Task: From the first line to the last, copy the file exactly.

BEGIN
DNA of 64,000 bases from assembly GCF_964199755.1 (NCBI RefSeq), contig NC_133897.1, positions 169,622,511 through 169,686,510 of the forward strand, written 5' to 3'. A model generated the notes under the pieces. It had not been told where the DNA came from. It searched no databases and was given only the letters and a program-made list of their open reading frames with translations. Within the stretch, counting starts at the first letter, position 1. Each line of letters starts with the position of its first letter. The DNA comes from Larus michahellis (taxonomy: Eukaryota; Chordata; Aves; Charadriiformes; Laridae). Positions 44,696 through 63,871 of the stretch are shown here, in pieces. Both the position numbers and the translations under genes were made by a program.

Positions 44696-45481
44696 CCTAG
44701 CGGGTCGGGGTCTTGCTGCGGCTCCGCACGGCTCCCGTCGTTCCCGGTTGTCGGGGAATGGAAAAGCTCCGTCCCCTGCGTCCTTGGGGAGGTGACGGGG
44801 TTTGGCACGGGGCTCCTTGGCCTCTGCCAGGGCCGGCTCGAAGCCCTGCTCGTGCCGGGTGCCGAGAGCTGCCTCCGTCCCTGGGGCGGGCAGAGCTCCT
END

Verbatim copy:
DNA of 64,000 bases from assembly GCF_964199755.1 (NCBI RefSeq), contig NC_133897.1, positions 169,622,511 through 169,686,510 of the forward strand, written 5' to 3'. A model generated the notes under the pieces. It had not been told where the DNA came from. It searched no databases and was given only the letters and a program-made list of their open reading frames with translations. Within the stretch, counting starts at the first letter, position 1. Each line of letters starts with the position of its first letter. The DNA comes from Larus michahellis (taxonomy: Eukaryota; Chordata; Aves; Charadriiformes; Laridae). Positions 44,696 through 63,871 of the stretch are shown here, in pieces. Both the position numbers and the translations under genes were made by a program.

Positions 44696-45481
44696 CCTAG
44701 CGGGTCGGGGTCTTGCTGCGGCTCCGCACGGCTCCCGTCGTTCCCGGTTGTCGGGGAATGGAAAAGCTCCGTCCCCTGCGTCCTTGGGGAGGTGACGGGG
44801 TTTGGCACGGGGCTCCTTGGCCTCTGCCAGGGCCGGCTCGAAGCCCTGCTCGTGCCGGGTGCCGAGAGCTGCCTCCGTCCCTGGGGCGGGCAGAGCTCCT